THE UNMERCIFUL SERVANT
Matthew 18:21-22 Then came Peter to Him, and said, Lord, how oft shall my brother sin against me, and I forgive him? Till seven times? Jesus saith unto him, I say not unto thee, until seven times: but until seventy times seven. (See verses 23-35)
In this instance, as well as many others, Jesus uses a parable to answer a question posed by one of His disciples. Here, the parable of the unmerciful servant is used to answer Peter's question regarding forgiveness. This much Peter had already been taught by Jesus in His "Sermon on the Mount", for if ye forgive men their trespasses, your heavenly Father will also forgive you: but if ye forgive not men their trespasses, neither will your Father forgive your trespasses (Matt. 6:14-15). Forgiveness, Peter knew was necessary, but he wanted to be clear as to how many times it was necessary. According to Jewish custom, based on the rabbinical interpretation of Amos 1:3, a person seeking forgiveness was to be forgiven three times, but not four. Here, Peter, probably thinking that number may not be enough, extends the number by asking, Till seven times? Jesus answers, not seven times: but until seventy times seven. This expression was used to represent an unlimited number. Jesus is telling Peter, His other disciples, and you and I today, that under the New Covenant, Christians are not to count the number of transgressions against themselves by another, but rather to forgive them each time they seeks forgiveness. By using a parable, Jesus illustrates the necessity of forgiveness by Christians in the kingdom of heaven, under New Testament law. The following is an paraphrased analogy used by Jesus to explain to every Christian His teaching on forgiveness.
There was a king that had a servant owing him ten thousand talents. This was a great sum, which the servant was unable to repay. When the king threatened imprisonment and other legal actions, the servant begged for patience and additional time to repay the debt. Compassionately, the king freed the servant and forgave the entire debt. However, this same servant that owed the king a large amount, was owed a hundred pence, a much lesser amount, by a fellow servant. When he demanded payment, the fellow servant was unable to do so and begged for patience and an extension of time repay the debt. The first servant was unmoved by this plea, and had his fellow servant imprisoned until the debt was repaid. When the king was made aware of this, he had the servant brought in and denounced his actions by saying, O thou wicked servant, I forgave thee all that debt, because thou desiredst me: shouldest not thou also have had compassion on thy fellow servant, even as I had pity on thee (Vs. 33)? The king, then, withdrew his forgiveness of the debt and had the unmerciful servant cast into prison until the entire debt was repaid.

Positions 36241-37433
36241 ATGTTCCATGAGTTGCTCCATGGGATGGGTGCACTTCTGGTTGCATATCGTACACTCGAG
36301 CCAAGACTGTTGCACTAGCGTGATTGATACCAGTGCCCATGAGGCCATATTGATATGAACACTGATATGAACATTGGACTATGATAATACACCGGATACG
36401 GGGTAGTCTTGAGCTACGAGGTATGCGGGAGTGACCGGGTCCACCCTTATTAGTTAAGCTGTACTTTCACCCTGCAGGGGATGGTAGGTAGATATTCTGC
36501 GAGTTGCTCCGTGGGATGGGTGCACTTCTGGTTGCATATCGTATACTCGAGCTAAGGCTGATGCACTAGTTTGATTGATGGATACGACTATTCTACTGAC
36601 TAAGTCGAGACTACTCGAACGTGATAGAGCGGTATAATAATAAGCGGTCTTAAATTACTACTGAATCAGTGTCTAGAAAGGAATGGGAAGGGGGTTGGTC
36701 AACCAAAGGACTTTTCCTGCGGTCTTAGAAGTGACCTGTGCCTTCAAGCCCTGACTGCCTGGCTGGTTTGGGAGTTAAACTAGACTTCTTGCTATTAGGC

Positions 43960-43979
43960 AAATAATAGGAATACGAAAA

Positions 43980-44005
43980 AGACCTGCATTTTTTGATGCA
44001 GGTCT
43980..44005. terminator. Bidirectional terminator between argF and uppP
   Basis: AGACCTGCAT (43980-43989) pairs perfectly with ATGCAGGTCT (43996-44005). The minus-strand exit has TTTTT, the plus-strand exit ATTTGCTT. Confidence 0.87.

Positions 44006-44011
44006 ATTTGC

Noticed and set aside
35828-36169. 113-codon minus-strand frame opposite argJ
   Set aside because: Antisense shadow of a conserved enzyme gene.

In this parable, debts represent sins. What is sin? The apostle, John, describes it in this manner. Whosoever committeth sin transgresseth also the law: for sin is the transgression of the law (1 John 3:4). Mankind is under civil law - the law existing in the jurisdiction in which you live. As an example, civil law says that you are not to steal that which rightfully belongs to another. If one steals, sin has been committed. A transgression has been made against the government's lawsunder which you live, as well as against the person having property stolen. Civil laws demand reparation, both to the government as well as to the victim. Reparation can take many forms. It can be confinement, monetary payments, community service, or as simple as an apology, depending on the degree of the crime.
Mankind is also under the law of God, our Creator. Among many others, thieves are listed as sinners that shall not inherit the kingdom of God (1 Cor. 6:9-10). Stealing is, not only a sin against another individual and civil government, but also against God. God's punishment for this sin, and all other sins, is exclusion from the bliss of heaven, and eternal punishment in hell. This is what an unrepentant sinner "earns"; for the wages of sin is death ...(Rom. 6:23).
The parable teaches that sins can be forgiven just as debts can be canceled. Neither is earned, rather both are gifts from a forgiving master. However, each is conditional. The king, in the parable, was willing to forgive the debts of the servant, but only if that servant displayed the same forgiving compassion toward his fellow servants. So it is with God. God is willing to forgive our sins, but only if we demonstrate our willingness to forgive our fellow man. The lesson of this parable is summed up in these words of Jesus, for if ye forgive men their trespasses, your heavenly Father will also forgive you: but if ye forgive not men their trespasses, neither will your Father forgive your trespasses (Matt. 6:14-15).